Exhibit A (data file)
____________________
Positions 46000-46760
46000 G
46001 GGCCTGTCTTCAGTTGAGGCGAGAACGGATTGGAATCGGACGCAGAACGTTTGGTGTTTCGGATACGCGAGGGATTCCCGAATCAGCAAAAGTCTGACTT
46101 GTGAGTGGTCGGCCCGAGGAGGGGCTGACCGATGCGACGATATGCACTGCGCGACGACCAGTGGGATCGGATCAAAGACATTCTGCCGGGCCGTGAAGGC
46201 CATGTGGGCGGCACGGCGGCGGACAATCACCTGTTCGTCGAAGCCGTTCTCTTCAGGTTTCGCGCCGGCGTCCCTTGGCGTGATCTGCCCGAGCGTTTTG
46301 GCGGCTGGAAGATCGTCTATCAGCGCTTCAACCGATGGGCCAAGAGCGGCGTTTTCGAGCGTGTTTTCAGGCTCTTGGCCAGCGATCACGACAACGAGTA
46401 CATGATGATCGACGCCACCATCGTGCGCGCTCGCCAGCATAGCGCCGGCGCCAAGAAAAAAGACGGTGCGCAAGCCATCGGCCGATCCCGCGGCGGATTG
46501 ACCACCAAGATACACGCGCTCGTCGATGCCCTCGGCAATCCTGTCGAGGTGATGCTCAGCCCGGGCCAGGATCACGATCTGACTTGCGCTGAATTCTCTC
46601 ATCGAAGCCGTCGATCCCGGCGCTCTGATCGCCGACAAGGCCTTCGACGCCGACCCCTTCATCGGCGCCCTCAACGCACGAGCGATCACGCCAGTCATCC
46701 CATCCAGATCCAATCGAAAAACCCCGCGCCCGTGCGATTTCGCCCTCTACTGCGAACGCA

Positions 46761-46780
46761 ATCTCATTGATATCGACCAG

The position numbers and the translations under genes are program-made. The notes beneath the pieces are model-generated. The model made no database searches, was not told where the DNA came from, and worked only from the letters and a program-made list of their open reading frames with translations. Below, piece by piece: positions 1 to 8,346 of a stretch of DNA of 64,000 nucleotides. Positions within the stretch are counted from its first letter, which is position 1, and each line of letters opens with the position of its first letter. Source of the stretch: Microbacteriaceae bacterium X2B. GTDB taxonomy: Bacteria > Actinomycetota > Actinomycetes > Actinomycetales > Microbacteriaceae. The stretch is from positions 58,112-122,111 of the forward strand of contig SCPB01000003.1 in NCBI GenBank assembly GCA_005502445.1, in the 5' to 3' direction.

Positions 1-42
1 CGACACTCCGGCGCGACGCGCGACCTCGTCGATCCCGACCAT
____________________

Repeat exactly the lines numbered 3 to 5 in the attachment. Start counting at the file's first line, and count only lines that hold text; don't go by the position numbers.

46001 GGCCTGTCTTCAGTTGAGGCGAGAACGGATTGGAATCGGACGCAGAACGTTTGGTGTTTCGGATACGCGAGGGATTCCCGAATCAGCAAAAGTCTGACTT
46101 GTGAGTGGTCGGCCCGAGGAGGGGCTGACCGATGCGACGATATGCACTGCGCGACGACCAGTGGGATCGGATCAAAGACATTCTGCCGGGCCGTGAAGGC
46201 CATGTGGGCGGCACGGCGGCGGACAATCACCTGTTCGTCGAAGCCGTTCTCTTCAGGTTTCGCGCCGGCGTCCCTTGGCGTGATCTGCCCGAGCGTTTTG